Article Update

Tuesday, February 4, 2020


The most common surgical approaches to the upper arm and elbow include the anterolateral approach to the humerus, the lateral or Kocher approach to the elbow, and posterior approaches to the elbow. Arthroscopic elbow techniques are also becoming more frequently used.

The anterolateral approach to the humerus is most commonly used for plating fractures of the humeral shaft. The incision is made at the deltopectoral interval proximally and then runs along the lateral border of the biceps muscle distally. An internervous plane is utilized between the deltoid (axillary nerve) and pectoralis major (medial and lateral pectoral nerves) proximally. More distally, after retracting the biceps medially, the brachialis muscle is split longitudinally along the outer third of the muscle, utilizing an internervous plane between its medial (musculocutaneous nerve) and lateral fibers (radial nerve). Neurovascular structures at risk with this approach include the axillary nerve and anterior humeral circumflex vessels proximally; the radial nerve as it runs in the spiral groove on the posterior surface of the midshaft of the humerus and more distally as it emerges between the brachioradialis and brachialis muscles laterally; and the musculocutaneous nerve, in its location on the surface of the brachialis muscle and deep to the biceps muscle. More distal fractures of the humeral shaft may be difficult to expose with the anterolateral approach, owing to the proximity. In these situations, a posterior approach to the humerus may afford better exposure. The humeral shaft can be exposed posteriorly either by splitting the triceps muscle down the midline, by taking care to identify the radial nerve, or by elevating the triceps muscle along its lateral border and reflecting all three heads of the muscle medially. The radial nerve is identified in the latter technique as it passes through the lateral intermuscular septum from posterior to anterior.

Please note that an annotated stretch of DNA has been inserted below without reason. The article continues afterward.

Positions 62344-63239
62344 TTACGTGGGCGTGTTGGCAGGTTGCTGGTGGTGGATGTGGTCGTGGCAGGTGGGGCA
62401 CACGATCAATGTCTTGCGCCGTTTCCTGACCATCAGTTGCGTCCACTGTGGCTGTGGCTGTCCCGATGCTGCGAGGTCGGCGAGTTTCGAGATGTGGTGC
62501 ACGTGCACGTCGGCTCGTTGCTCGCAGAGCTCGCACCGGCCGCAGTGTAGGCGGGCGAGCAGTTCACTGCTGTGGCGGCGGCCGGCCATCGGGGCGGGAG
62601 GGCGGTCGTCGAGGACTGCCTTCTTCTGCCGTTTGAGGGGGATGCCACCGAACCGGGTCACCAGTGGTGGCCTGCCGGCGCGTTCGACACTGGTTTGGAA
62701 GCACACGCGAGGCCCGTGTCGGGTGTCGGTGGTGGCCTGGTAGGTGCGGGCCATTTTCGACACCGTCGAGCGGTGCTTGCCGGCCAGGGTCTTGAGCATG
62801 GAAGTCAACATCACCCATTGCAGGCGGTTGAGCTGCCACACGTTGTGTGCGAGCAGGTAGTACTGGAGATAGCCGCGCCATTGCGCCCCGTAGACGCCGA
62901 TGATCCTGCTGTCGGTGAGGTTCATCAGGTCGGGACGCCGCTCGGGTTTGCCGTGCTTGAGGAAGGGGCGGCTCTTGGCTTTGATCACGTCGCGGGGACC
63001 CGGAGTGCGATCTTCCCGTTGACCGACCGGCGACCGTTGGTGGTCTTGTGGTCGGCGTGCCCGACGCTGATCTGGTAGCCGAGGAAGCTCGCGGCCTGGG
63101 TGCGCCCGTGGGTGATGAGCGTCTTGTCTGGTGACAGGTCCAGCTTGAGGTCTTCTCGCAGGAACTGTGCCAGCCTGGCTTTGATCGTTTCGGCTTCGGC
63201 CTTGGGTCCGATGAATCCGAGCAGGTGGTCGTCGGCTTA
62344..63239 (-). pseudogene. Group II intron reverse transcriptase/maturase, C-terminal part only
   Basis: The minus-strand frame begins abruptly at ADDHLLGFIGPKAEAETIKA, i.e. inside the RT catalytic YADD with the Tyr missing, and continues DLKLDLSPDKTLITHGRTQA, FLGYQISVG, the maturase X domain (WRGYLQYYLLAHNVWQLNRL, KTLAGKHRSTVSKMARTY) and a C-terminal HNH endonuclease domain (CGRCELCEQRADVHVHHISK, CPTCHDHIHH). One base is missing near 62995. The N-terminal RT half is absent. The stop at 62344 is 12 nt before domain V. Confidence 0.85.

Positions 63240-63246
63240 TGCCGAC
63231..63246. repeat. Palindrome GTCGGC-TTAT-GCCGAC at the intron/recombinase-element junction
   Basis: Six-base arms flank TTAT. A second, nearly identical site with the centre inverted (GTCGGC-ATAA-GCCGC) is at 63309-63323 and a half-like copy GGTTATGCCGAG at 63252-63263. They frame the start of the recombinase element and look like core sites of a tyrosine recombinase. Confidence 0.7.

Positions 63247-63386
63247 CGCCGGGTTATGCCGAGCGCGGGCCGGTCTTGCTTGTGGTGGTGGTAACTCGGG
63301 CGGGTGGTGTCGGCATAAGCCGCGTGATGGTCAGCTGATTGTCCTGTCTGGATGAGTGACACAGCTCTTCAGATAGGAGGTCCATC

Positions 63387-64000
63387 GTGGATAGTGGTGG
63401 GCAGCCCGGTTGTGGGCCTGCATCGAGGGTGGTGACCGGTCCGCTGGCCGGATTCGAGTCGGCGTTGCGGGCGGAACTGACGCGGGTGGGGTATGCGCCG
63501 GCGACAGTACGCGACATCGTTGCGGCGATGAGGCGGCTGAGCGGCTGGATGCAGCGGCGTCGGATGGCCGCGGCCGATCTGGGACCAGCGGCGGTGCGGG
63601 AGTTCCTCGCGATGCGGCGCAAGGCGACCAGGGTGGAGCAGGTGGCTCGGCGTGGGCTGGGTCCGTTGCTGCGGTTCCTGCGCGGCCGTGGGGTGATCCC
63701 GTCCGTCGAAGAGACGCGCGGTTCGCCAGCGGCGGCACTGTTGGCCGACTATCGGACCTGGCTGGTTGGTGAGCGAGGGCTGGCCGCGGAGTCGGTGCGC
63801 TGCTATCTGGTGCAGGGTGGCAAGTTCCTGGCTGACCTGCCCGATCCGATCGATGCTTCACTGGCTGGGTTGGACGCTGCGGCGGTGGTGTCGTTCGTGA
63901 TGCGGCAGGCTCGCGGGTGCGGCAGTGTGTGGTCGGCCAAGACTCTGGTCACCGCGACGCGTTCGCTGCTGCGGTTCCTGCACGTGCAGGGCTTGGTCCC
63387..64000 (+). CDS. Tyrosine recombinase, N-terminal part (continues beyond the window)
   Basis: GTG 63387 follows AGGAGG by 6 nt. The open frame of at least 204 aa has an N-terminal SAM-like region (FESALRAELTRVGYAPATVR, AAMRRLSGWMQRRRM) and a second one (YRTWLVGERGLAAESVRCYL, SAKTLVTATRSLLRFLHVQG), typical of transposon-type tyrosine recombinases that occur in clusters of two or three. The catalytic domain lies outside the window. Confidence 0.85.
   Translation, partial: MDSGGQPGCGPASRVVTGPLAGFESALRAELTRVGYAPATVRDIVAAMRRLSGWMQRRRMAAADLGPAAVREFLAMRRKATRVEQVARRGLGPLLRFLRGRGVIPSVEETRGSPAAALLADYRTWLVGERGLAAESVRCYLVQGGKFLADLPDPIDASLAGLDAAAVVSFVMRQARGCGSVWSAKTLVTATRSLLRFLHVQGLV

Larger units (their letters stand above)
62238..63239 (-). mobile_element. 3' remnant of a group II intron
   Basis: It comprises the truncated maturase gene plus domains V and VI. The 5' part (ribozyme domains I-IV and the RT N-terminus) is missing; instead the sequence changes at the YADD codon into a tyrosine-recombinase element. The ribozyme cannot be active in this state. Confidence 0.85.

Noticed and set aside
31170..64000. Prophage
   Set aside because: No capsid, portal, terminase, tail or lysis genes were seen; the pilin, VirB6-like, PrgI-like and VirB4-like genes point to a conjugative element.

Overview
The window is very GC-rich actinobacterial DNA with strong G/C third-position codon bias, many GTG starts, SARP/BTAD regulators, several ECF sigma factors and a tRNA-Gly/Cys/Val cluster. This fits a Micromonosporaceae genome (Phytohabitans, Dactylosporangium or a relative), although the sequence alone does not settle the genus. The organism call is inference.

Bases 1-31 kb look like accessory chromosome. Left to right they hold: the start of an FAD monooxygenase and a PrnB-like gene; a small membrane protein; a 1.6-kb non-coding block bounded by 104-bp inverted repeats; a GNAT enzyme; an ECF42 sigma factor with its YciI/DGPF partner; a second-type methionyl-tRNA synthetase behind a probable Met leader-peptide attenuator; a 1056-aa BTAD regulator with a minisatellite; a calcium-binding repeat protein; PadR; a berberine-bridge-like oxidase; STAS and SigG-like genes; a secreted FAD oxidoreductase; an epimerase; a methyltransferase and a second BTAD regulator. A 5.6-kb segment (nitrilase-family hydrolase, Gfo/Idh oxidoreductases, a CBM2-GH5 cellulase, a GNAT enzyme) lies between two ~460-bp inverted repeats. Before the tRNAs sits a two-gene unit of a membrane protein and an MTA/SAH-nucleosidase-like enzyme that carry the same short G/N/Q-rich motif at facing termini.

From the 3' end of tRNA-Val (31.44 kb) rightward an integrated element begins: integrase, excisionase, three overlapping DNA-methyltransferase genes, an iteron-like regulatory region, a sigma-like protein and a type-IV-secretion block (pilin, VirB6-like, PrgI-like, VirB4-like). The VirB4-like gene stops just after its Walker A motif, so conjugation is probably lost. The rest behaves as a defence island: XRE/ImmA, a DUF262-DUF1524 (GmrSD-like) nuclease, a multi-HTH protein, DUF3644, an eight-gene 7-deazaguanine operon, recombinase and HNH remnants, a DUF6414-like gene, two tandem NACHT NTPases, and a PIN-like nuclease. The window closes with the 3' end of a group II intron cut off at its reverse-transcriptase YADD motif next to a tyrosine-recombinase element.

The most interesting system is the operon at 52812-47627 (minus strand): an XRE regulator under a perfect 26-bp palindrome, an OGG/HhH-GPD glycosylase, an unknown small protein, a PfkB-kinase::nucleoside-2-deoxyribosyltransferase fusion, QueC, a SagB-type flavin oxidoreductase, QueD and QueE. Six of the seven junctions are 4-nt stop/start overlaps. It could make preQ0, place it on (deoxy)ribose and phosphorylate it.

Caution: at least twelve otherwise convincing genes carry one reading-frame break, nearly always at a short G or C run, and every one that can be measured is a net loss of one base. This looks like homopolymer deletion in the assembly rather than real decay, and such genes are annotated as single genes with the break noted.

The lateral or Kocher approach to the elbow is commonly used for many procedures on the lateral side of the elbow, such as fracture fixation (radial head, capitellum), radial head replacement, and lateral collateral ligament repair or reconstruction. The approach utilizes the internervous plane between the extensor carpi ulnaris (posterior interosseous nerve) anteriorly and the anconeus (radial nerve) posteriorly. Neurovascular structures at risk include the posterior interosseous nerve and radial nerve. The posterior interosseous nerve can be protected by keeping the forearm pro- nated, and the radial nerve is avoided by not straying too far proximally or anteriorly.
Posterior approaches to the elbow can involve mobilization of the triceps tendon or leave the triceps intact. The most common method of moving the triceps is by olecranon osteotomy. This technique reflects the olecranon and triceps insertion proximally to expose the distal humerus and elbow joint. Outstanding exposure of the joint is achieved, and the approach is particularly useful in fixation of complex, intra-articular distal humerus fractures and total elbow arthroplasty. Non-union of the olecranon osteotomy site is a risk with this technique, however. The Bryan-Morrey posterior approach is an alternative to olecranon osteotomy and involves reflection of the extensor mechanism laterally, including the triceps and anconeus. This approach can be used for similar indications as an olecranon osteotomy. Although joint exposure is not quite as good, there is no risk of osteotomy nonunion with this technique.

Elbow arthroscopy is more commonly being used as a surgical technique. Correct portal placement is essential to avoid neurovascular injuries. The proximal anterolateral and proximal anteromedial portals are most commonly utilized to visualize the anterior compartment of the elbow. The anteromedial portal is made approximately 2 cm proximal to the medial epicondyle and anterior to the intermuscular septum. The ulnar nerve and medial antebrachial cutaneous nerve are at risk with this portal. The anterolateral portal is similarly made on the lateral side of the elbow, taking care to stay anterior to the humerus. The radial nerve is most at risk with this portal. The posterocentral and posterolateral portals are most commonly employed to visualize the posterior compartment of the elbow. Both portals are made approximately 3 cm proximal to the tip of the olecranon. Finally, the direct lateral “soft spot” portal is made at the “soft spot” on the lateral  side  of  the  elbow to help with visualization and instrumentation in the lateral gutter, such as when working on a capitellar osteochondritis dissecans. The posterior a  tebrachial cutaneous nerve is at risk with this portal.

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